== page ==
LL refuses Surrender while flat is unfit?

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    LL refuses Surrender while flat is unfit?

    We've had enough of years of problems with a flat and want out but the landlord is being awkward in our view. We want to negotiate surrender on the tenancy and offered 30 day's rent from today 9th Feb, but he is insisting we pay up until the end of March.

    Me and my partner have rented the flat for 3 1/2 years now. We started out on an ast through an EA on a managed let but have been on Statutory Periodic for some time as the EA was negligent. We're reasonably good tenants and never in arrears.

    There have been various problems over the years and we have been very patient, and tried to help the overseas landlord deal with these things. I have about a hundred pages of emails back and forth and I've felt quite exhausted by the whole affair at times, feeling like an unpaid LA-by-proxy!

    At the moment I consider the flat barely fit for habitation as an ongoing rat problem has gotten to the point where power cables are getting chewed through and we have endured rotting stink and flies several times. This problem can only be fixed by considerable work to underground pipes, once the council finally discover exactly where the problem is.

    I am not prepared to wait around any more for my abode to be repaired to the standard I have been paying for for so long. The fact that the LL flatly refuses to compromise is a kick in the teeth.

    Any advice? Can I get out without the standard notice due to the health & safety concerns? I wasn't going to claim compensation but maybe I should. If so, How?

    btw 1st post, hi!

    It seems to me you have a number of options.

    You could leave early and risk your landlord coming after you for the final chunk of rent, (you may reason that this is unlikely, since he is abroad, however, it is not impossible).

    Or you could put up with the rats and sit it out. (I wouldn't!)

    Or you could leave as planned, but pay the rent up to the end of the tenancy.

    Or...if you have not already contacted the Environmental Health Officer at your local council, you could do so immediately, and he could legally force your LL to get rid of the rats....however, if your tenancy agreement holds you responsible for the cost of any infestation control which might be necessary during the tenancy, then that might not work in your favour.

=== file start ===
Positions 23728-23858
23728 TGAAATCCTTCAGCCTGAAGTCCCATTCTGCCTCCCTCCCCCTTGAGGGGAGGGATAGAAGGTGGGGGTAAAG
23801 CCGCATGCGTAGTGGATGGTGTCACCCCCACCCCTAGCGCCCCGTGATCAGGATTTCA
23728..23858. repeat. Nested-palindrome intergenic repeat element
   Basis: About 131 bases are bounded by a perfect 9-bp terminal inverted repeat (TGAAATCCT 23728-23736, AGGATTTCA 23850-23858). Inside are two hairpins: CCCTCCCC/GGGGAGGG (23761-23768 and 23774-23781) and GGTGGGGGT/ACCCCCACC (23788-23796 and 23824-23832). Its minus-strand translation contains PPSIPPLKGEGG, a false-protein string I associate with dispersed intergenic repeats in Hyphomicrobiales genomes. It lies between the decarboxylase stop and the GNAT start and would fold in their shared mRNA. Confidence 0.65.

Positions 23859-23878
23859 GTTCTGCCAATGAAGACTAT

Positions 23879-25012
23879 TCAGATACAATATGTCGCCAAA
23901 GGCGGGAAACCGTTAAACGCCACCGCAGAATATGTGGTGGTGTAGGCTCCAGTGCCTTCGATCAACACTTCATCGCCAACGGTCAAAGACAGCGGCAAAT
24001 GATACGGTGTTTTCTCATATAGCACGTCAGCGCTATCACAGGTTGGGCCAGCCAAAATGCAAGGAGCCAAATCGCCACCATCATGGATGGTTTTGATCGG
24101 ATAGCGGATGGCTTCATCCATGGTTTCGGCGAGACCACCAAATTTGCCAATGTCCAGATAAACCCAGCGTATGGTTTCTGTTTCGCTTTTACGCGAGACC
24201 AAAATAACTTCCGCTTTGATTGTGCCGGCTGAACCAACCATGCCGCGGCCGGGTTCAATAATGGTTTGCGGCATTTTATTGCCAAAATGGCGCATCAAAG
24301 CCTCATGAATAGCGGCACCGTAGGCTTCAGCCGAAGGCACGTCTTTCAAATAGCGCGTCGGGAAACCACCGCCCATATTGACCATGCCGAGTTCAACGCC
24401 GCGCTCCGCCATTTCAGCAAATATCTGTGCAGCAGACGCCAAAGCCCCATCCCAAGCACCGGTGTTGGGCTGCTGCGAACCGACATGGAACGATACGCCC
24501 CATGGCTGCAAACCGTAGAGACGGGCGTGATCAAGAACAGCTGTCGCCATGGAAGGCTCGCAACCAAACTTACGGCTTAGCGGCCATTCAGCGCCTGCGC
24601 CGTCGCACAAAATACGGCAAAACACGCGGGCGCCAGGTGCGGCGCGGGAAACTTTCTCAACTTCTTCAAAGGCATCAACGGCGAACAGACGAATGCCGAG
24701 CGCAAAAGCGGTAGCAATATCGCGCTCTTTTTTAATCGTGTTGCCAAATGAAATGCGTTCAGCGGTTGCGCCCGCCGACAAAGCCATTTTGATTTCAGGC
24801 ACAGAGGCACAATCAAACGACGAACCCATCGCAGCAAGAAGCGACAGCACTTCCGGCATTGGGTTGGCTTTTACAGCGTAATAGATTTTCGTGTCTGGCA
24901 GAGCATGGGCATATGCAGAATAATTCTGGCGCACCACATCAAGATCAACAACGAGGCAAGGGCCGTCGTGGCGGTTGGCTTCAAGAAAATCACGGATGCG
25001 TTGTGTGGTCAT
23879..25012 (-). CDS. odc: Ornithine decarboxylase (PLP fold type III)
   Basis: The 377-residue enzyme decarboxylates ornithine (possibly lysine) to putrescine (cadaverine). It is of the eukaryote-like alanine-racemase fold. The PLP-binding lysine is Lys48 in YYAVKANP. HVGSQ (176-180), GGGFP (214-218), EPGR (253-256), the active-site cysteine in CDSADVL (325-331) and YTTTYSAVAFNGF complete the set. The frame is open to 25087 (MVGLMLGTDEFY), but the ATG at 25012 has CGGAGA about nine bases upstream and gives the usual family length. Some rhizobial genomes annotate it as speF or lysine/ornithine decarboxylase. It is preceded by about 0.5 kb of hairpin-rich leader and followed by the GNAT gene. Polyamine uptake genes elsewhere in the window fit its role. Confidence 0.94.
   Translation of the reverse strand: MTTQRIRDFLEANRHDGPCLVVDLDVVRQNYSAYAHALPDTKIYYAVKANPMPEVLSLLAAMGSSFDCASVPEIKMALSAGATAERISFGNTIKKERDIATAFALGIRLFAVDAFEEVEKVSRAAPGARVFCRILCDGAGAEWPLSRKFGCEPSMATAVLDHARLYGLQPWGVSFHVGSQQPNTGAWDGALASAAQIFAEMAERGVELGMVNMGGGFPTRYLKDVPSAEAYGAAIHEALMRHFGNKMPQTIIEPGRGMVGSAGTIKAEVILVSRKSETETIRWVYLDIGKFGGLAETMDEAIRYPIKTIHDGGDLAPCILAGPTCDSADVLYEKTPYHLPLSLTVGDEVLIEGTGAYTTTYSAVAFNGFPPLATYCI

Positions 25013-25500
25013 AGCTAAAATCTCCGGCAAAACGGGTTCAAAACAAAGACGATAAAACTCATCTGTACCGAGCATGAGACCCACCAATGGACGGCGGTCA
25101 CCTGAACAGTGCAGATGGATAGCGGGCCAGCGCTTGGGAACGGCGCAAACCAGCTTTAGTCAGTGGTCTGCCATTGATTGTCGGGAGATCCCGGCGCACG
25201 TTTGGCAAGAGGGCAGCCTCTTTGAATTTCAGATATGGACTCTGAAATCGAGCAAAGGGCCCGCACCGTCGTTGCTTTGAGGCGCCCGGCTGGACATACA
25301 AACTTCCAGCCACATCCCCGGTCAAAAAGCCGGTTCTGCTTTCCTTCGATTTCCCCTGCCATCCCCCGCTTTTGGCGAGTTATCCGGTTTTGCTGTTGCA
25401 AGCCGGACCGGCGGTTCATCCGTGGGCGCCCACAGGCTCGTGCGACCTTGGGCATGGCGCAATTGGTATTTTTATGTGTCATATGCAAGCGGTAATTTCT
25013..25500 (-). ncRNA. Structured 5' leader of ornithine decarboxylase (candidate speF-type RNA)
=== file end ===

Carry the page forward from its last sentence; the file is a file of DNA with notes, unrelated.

What does you TA say about pest control, by the way?

    Plan E : email your LL advising him that the rat problem has got to the point where the house is a risk to health and safety (which, from what you have said, it sounds to be). Tell him that you will be moving out until he complies with his legal obligations under the Landlord and Tenant Act. Tell him that if necessary, the EHO will issue a statement relating to the property and will require him to comply with notice to effect repairs. This is often enough to make a LL see sense.

    Move out; pay no more rent, but put the money in a separate account so that you can demonstrate to a court if you need to, that you did not intend to default. Take photos of the property on the day you move out, showing the extent of the rat problem. Post the keys by recorded delivery to the LL's UK address. If he does not have one, he is breaking the law; notify him of that by email. If you rented the property through a letting agent, hand the keys in there instead and get a receipt. Handing in the keys is not in itself a guarantee that your LL will accept that the tenancy is over, but it's a sign you are serious.

    Please be aware that if you follow the above course of action, your LL may take you to court and you may end up paying for the pest control and the last rent payment, and his court costs.

    You may wish to consider getting legal advice at his point as to your chances of success and of getting compensation.

    Did your Ll take a tenancy deposit when you moved in?

    Good luck, whatever you decide.
    'Pause you who read this, and think for a moment of the long chain of iron or gold, of thorns or flowers, that would never have bound you, but for the formation fo the first link on one memorable day'. Charles Dickens, Great Expectations


      I dont think you mentioned if he has a deposit of yours.

      This is not advice...

      If I were you, from what I have read, my chosen option would be to gather as much evidence of the state of the place eg get an assessment from environmental health, document all the incidents etc

      Then I would leave at my convenience. If he holds a deposit that would become last months rent, so I would keep my rent money.

      Right a letter of your intention saying what laws he has broken and what parts of the tenancy agreement breached, what the EHO said, that you are due compensation of £X because of this; if he takes you to court to get full rent owed you will counter sue for compensation.

      You won't be able to rely on getting a reference from him for a future let though.
      All posts in good faith, but do not rely on them

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